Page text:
On 18 January 2023, dsm-firmenich hosted a high-level discussion on the future of animal farming, coinciding with the World Economic Forum in Davos, Switzerland. Here’s a recap of the discussion that took place in the SDG Tent.
Interested in staying up-to-date on all dsm-firmenich Animal Nutrition and Health has to offer? Subscribe to our newsletter today!
The world is planning to eat more animal protein. Predictions indicate growth of 70% over the coming 10 years fuelled by a growing global population and increased wealth. Alternative proteins are expected to make up 20-25% of intake, which is not enough to meet the growing demand for protein.
The protein dilemma brings a number of challenges, including minimizing the environmental impact of production. During a panel discussion hosted by dsm-firmenich during the World Economic Forum 2023 meeting in Davos, Switzerland, potential strategies for tackling the protein dilemma were grouped into three areas:
Ivo Lansbergen, President Animal Nutrition & Health at dsm-firmenich highlighted the transformational work being done. “Bovaer®, the methane inhibitor, reduces methane emissions by up to 80% in beef animals. Our work on methane began in 2009 so it is great to see so many people now recognising methane as a big topic.”
Lansbergen pointed out that feed additives alone are not enough, and that on-farm precision is now taking a big step forward. “If we can assess environmental footprint at an individual farm level, you can then differentiate between farms, identifying which exceed and which are below standards. That is a critical element to creating a race to the top.”
When asked about the economics of sustainability in agriculture, Lansbergen commented “in contrast to other industries, environmental gains in agriculture might go hand in glove with financial gains, making it attractive for farmers to improve their processes and minimize their impact on the environment.”
Research shows that simple new practices typically take 5-7 years to be adopted by 60% of farmers compared to 20 years for adoption of more complex changes. But we don’t have that much time given the current climate crisis. So how can adoption be sped up?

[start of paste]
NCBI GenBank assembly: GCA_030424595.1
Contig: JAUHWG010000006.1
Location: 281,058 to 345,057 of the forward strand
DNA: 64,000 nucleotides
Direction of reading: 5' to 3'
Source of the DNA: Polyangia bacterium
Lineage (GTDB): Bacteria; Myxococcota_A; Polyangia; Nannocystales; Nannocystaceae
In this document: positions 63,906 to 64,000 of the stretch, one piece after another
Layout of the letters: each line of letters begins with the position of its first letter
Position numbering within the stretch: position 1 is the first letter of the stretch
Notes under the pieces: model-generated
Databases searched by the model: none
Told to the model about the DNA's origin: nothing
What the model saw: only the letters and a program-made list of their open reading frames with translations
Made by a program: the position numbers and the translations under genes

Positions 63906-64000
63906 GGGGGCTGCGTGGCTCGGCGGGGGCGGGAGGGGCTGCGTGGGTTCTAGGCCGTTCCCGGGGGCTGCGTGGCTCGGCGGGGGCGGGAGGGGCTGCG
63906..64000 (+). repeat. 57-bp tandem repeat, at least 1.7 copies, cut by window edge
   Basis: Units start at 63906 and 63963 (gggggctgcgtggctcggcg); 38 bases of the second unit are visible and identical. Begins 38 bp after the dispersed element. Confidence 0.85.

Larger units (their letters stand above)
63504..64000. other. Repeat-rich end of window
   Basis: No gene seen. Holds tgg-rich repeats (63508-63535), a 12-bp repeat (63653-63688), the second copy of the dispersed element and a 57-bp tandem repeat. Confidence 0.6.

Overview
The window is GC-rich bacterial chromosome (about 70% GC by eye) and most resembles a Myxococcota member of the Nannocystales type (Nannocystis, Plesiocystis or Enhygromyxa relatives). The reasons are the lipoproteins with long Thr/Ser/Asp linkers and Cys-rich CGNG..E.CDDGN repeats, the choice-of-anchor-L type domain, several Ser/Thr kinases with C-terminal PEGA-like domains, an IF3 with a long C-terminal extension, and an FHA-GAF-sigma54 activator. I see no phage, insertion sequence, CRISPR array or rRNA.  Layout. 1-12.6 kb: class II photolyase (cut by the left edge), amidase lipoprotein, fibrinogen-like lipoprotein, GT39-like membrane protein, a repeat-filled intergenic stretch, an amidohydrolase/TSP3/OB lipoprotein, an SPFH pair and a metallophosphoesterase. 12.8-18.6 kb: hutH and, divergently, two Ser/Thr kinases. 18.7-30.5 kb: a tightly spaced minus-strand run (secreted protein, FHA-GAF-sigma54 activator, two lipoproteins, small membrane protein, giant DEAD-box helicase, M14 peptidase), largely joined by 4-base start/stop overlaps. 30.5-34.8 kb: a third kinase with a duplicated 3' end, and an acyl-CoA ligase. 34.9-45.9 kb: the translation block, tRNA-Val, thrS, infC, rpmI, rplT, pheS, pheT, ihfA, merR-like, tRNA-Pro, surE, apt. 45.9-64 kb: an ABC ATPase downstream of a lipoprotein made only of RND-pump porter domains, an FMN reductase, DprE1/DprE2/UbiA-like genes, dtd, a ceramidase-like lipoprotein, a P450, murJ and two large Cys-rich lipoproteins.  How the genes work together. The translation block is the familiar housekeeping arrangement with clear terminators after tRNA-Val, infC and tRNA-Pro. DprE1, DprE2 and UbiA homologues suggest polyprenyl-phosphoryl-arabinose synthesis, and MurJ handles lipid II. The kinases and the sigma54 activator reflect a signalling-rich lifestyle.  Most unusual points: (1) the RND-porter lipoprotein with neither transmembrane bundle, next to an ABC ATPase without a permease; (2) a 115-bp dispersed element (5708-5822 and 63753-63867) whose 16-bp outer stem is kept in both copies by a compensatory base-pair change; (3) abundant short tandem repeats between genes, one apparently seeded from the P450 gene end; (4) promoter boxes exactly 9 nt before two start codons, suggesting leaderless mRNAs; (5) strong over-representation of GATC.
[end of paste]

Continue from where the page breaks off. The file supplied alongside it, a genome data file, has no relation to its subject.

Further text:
World Farmer Organization (WFO) President, Arnold Puech pointed out that “regulations can be used to accelerate things, but they are not always helpful for everyone.” His experience with farmers globally shows that change occurs at different speeds in different countries. But throughout the world, economics always plays a vital role.
Collecting data and reporting the results directly to farmers is what underpins work at AgroSmart. Mariana Vasconcelos, CEO explained how AgroSmart has built an operating system that supports the whole food production industry. The platform shows farmers how they can improve their processes to save energy and resources which makes their businesses both more efficient and economical. But adoption is slow and there are infrastructure limitations. For example, in Brazil only 27% of farms have the internet. AgroSmart is working with 100,000 farmers, covering 48 million hectares which is a start, but further work is needed. The next 3-5 years will help reach saturation.
Juan Lavista Ferres, VP Chief Data Scientist for Microsoft joined the discussion by pointing out that “data for the sake of data is not useful. There needs to be a ‘so what’.” Transparency can only be achieved when data is easy to collect and easy to consume. Sustell™, a new sustainability service from dsm-firmenich, provides a platform for both. Lansbergen reports that “adoption has been faster in the US and Latin America than in Europe because of more financial incentives available to farmers outside of Europe.”
Puech reminded the audience that “data transparency does not mean exhibition.” While farmers might be reluctant to share information with others, data only becomes useful when it is put into context against other data sources.
In a coalition, each party brings their own strengths, meaning improved efficiency for everyone. Coalitions need to exist along the whole chain including financial institutions. “It is not only about partnering with feed millers anymore,” highlighted Lansbergen.
Finance needs to be an integral part of any solution. But this is complicated due to the industry being very fragmented. In developed countries, the costs of production are increasing but farmers are earning more than ever. In developing countries, it is another story. In India for example, farmers only receive 14% of what the consumer pays for a tomato.
Consumers are more aware, and studies show they are willing to pay a premium for alternatives. Data and transparency are key. The farmer must not be squeezed.
A number of questions remain.
To conclude the meeting, Lansbergen revealed that the value chain is investigating the production of protein from microorganisms. While this might not be used for human consumption, it could be used in animal feed applications which would be a ground-breaking step towards solving the protein dilemma.